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Kenya can reap big from blue economy

OPINION
By Suleiman Shahbal | March 16th 2021
Kenya Ports Authority pilot boat arrives with 6 Kenyans and one Zimbabwean at Mombasa Port. [Omondi Onyango,Standard]

The first time I visited Oman in the mid-1990s, the best beaches of the capital Muscat were smelly. Many times, entire beaches were full of dried fish, and you could smell it from miles away. I could not understand why they had so many fish drying up on the beaches.

Then I found out that the fish was being used as fertiliser. Oman was producing more fish than it could eat or sell and a lot of it was rotting. Somehow, Oman got its act together and fishing is now one of its most profitable exports. This story has lessons for us. 

There are two approaches to commercial fishing. One is large commercial fishing where large or mid-sized trawlers go far out into the deep seas and fish. These trawlers can stay out at sea for long periods. Many of them have freezers, mini processing plants and storage on board. The trawlers then return the fish to factories on land where it is processed and exported.

The Seychelles has done a good job with this and even attracted Heinz to set up a large fish processing plant there. This plant is so successful that it now contributes a significant part to their economy and provides jobs. Kenya needs to set up such factories to attract fishing trawlers to come and process here. This approach works very well but does not create many jobs.

On Lake Victoria, such factories exist, and they provide the market for the large Nile Perch, which is filleted and exported. They employ hundreds of people. The jury is still out on whether this has helped the fisherman or the factory owners – but fish is exported in large numbers.

The second type of fishing is what is more interesting to us at the Coast as it could provide massive job creation opportunities. This approach is also less expensive and can quickly be implemented across the Coast of Kenya. On this approach, we have much to learn from the Omanis.

Oman studied the whole value chain of fishing and identified four critical components. First are the fishermen to go out to sea. Second, the storage facilities on board the boats and on land. Third is the financing and buying the fish from the fishermen. Fourth is the processing and exporting component. They are all separate but closely interrelated.  If one part of the chain is ignored, the whole chain collapses.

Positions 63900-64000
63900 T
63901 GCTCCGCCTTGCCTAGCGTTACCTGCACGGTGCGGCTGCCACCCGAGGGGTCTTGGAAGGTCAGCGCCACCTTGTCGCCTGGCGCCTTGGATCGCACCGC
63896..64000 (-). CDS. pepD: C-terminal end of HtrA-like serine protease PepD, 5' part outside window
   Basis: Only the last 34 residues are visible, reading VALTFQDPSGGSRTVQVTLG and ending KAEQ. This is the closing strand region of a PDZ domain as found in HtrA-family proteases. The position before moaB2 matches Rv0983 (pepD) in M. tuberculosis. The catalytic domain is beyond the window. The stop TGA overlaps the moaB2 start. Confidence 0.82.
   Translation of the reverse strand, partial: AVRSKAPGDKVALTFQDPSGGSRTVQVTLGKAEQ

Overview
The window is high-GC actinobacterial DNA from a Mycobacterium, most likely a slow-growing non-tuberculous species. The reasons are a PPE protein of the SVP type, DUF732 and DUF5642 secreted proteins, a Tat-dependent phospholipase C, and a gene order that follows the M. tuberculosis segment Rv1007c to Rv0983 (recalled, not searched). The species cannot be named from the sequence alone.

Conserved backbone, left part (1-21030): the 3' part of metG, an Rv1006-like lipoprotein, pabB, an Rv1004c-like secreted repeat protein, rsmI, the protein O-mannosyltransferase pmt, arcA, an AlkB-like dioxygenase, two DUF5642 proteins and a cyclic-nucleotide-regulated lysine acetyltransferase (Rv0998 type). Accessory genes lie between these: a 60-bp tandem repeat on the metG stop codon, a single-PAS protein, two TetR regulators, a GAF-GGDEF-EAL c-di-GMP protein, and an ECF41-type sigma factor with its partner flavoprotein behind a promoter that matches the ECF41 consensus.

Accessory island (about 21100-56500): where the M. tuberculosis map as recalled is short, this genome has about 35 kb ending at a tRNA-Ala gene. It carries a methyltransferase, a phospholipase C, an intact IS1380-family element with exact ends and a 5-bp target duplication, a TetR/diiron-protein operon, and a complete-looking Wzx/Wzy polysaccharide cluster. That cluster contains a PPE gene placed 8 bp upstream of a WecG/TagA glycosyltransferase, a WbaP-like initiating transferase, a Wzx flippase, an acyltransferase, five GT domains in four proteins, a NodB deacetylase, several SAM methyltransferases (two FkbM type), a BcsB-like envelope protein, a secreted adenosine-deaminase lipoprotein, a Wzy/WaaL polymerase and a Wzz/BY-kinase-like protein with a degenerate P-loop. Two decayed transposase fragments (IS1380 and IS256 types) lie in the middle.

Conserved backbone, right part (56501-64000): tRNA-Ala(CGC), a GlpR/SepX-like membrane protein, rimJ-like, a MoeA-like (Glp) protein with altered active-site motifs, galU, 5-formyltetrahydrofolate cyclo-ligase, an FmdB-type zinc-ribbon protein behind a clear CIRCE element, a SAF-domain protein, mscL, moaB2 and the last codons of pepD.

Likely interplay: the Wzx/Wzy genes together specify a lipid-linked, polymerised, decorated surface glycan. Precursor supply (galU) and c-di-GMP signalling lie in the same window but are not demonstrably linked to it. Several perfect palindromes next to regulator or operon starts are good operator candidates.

Kenya is fortunate that it has a large reef that runs parallel to the shore. This reef runs down the entire coast from Lamu down to Lunga Lunga and lies about three to four kilometres from the shore. Any serious fishing is done at least one or two kilometres outside the protective reef. Within the reef area, fishermen can only get small fish and these are declining year after year.

To fish outside the reef, the fishermen would need larger fiberglass boats of about seven to 10 metres, outboard engines, nets and an inbuilt freezer on board.

The cost of the equipment is not astronomical. In Oman, the total cost of this equipment would be approximately $5,000 or Sh500,000 which would be loaned to the fishermen. Each boat would employ at least five to six people. Self-employment is the key to success.

Second, when the fishermen come back with their catch they ought to have freezers on shore to store it. In Oman, they have placed these freezers on all landing sites. If they are not there, the fish will rot.

Coastal counties

Third, they created a co-operative whose sole job was to buy fish. They come around in the morning, weigh the fish and give the fisherman a receipt. With this receipt, the fisherman goes to the bank to collect his cash.

It is not practical for the fisherman who has been fishing all night or day to then come back to shore and go marketing his fish. By 9am, the fisherman has completed his work and received his pay for the day.

The co-operative then sends the fish to the factory for processing, packing and export. This co-operative was set up by the government, given initial working capital to buy the fish and is now self-sufficient. It employs hundreds of people.

The whole process is neither rocket science nor very expensive. Instead of conducting too many feasibility studies and writing too many reports, we should study how other countries have done it. Then we should run a few pilot projects and implement across the coastal counties.

Let’s not complicate things too much. If we don’t do this, then we will be talking about the blue economy for another 20 years.

It’s time to act while we still have some fish out there.

Mr Shahbal is chairman of Gulf Group of [email protected]

 

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